Thus, the controller 42 may control the movement and positioning of the patient table 34 with respect to the gamma cameras 28 and 30 and the movement and positioning of the NM cameras 28 and 30 with respect to the patient 36 to position the desired anatomy (e.g., organ(s)) of the patient 36 within the fields of view (FOVs) of the NM cameras 28 and 30, which may be performed prior to acquiring an image of the organ of interest. The table controller 44 and the gantry motor controller 46 each may be automatically commanded by the processing unit 40, manually controlled by an operator, or a combination thereof. The imaging data may be combined and reconstructed into an image as described in more detail below, which may comprise 2D images, a 3D volume or a 3D volume over time (4D).

A Data Acquisition System (DAS) 48 receives analog and/or digital electrical signal data produced by the NM cameras 28 and 30 and decodes the data for subsequent processing as described in more detail herein. An image reconstruction processor 52 receives the data from the DAS 48 and reconstructs an image using any reconstruction process known in the art with attenuation compensation as described herein. A data storage device 54 may be provided to store data from the DAS 48 or reconstructed image data. An input device 56 also may be provided to receive user inputs and a display 58 may be provided to display reconstructed images.

In operation, prior to data collection, a radioisotope, such as a radiopharmaceutical substance (sometimes referred to as a radiotracer), is administered to the patient 36, and may be bound or taken up by particular tissues or organs. Typical radioisotopes include various radioactive forms of elements, although many in SPECT imaging are based upon an isotope of technetium (99Tc) that emits gamma radiation during decay. Various additional substances may be selectively combined with such radioisotopes to target specific areas or tissues of the body.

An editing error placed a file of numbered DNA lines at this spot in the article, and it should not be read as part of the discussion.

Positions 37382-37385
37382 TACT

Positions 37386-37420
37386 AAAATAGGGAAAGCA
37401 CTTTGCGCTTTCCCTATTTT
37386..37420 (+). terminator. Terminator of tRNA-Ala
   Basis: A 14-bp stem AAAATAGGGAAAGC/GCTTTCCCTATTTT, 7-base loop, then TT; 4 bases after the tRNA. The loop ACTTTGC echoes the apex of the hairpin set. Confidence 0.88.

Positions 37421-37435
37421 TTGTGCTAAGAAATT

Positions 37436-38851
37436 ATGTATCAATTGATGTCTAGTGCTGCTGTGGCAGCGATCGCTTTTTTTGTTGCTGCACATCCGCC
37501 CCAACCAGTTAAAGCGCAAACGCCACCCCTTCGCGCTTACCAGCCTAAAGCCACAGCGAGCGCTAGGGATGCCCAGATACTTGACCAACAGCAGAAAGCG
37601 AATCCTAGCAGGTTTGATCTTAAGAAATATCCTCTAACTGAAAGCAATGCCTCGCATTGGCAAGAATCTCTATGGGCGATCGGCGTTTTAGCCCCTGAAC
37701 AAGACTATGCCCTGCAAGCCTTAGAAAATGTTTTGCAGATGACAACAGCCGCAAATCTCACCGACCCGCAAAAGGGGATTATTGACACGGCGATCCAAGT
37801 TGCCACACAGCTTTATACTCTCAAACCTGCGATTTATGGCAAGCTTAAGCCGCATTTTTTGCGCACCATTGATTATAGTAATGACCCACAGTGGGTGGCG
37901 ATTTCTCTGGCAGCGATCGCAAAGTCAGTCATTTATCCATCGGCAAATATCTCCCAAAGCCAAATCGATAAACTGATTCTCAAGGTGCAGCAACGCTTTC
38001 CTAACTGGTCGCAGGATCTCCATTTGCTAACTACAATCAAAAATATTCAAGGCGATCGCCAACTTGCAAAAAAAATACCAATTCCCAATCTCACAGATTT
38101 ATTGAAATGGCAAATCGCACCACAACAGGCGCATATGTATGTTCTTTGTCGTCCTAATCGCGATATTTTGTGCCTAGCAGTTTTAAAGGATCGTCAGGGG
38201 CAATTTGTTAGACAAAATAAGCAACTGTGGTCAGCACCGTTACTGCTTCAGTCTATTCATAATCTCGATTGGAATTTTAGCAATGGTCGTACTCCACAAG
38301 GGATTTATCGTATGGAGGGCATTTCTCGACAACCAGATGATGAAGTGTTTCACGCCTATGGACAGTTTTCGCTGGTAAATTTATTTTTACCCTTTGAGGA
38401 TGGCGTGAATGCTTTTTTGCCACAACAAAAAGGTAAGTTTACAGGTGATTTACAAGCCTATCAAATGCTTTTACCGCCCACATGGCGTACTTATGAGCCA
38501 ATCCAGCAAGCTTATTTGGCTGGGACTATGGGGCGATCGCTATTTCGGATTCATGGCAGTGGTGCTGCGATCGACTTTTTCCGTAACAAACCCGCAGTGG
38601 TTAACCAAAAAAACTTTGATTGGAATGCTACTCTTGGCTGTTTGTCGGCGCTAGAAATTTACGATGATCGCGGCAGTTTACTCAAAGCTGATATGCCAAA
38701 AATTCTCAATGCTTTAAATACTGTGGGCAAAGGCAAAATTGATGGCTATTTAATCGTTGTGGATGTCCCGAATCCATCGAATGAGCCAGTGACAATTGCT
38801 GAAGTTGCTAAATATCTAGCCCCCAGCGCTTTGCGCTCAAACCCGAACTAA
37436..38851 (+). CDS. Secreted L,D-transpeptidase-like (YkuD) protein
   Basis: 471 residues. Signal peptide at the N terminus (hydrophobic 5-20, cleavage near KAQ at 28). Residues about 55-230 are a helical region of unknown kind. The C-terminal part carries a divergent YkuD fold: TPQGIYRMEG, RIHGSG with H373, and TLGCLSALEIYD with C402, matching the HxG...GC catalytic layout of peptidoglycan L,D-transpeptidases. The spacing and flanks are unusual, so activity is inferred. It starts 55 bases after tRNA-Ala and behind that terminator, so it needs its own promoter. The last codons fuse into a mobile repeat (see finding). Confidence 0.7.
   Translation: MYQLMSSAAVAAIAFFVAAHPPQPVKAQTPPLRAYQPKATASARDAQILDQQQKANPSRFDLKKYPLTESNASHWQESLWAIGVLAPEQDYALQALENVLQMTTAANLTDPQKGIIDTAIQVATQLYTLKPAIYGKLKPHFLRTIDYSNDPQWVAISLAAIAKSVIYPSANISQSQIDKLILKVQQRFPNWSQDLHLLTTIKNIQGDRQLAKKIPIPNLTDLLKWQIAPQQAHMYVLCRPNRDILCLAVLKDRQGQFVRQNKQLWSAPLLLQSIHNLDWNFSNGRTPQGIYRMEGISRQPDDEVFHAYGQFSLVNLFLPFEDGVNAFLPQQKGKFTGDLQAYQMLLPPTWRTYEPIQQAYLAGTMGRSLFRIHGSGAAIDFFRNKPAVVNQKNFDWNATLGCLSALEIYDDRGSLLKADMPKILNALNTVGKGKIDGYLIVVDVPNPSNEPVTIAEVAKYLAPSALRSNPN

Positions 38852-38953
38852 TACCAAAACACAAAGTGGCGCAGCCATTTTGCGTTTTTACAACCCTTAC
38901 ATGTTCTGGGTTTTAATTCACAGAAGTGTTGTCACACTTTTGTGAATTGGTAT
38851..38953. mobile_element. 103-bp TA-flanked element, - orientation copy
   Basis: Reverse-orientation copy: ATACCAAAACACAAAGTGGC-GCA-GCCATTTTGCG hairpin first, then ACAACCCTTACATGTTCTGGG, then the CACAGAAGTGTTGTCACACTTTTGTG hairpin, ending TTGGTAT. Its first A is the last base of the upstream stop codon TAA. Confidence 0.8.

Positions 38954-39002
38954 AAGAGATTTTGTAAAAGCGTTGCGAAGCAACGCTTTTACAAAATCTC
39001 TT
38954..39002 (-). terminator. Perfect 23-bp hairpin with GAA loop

Gamma radiation emitted by the radioisotope, temporarily present at a location within the patient is detected by the NM cameras 28 and 30. Although the NM cameras 28 and 30 are illustrated in FIG. 1 as planar devices positioned above the patient 36, the NM cameras 28 and 30 may be positioned below the patient 36, both above and below the patient 36, next to the patient 36 and may wrap at least partially around the patient 36.

The imaging system 20 in some embodiments may be coupled to one of more networks to allow for the transfer of system data to and from the imaging system 20, as well as to permit transmission and storage of image data and processed images. For example, a local area networks, wide area networks, wireless networks, and so forth may allow for storage of image data on radiology department information systems or on hospital information systems. Such network connections further allow for transmission of image data to remote post-processing systems, physician offices, and so forth.

The various embodiments described herein may be used, for example, in conjunction with dedicated SPECT systems for imaging particular organs of interest, such as for cardiac imaging and evaluation. Some of these systems are characterized by a limited field of view (FOV) aimed to contain the organ of interest and/or non-parallel collimation. Such systems are sometime referred to as “shift variant” imaging systems. Here, shift variance means that system response to an object (e.g., point source) differs depending on location of the object in the FOV. Among the differences are differences in geometrical shape of system response, system sensitivity, and attenuation path from an emitting object to the system detectors.

The various embodiments may be used in connection with different SPECT imaging configurations, such as shown in FIGS. 2 and 3. In the embodiment of FIG. 2, an imaging system scanner 60 comprises the gantry 22 that supports a dual head camera (shown in an L-configuration). The camera comprises two camera sections, illustrated as the NM cameras 28 and 30 disposed in the gantry 22 to acquire data over approximately 180 degrees around the patient 36. In the embodiment illustrated, the imaging system scanner 60 is configured for cardiac imaging, and the embodiments described herein allow for characterization and correction of scatter and attenuation of emissions 62 originating at locations in and around the heart 64. In general, such emissions will traverse at least some regions of the heart 64, as well as soft tissues 66 of the body, and particularly the left lung 68. It should be noted that the gamma cameras NM and 30 may be mounted to the gantry 22 with mounting mechanisms 70 that allow for movement in addition to about the patient 36, such as pivoting movement or translation towards or away from the patient 36.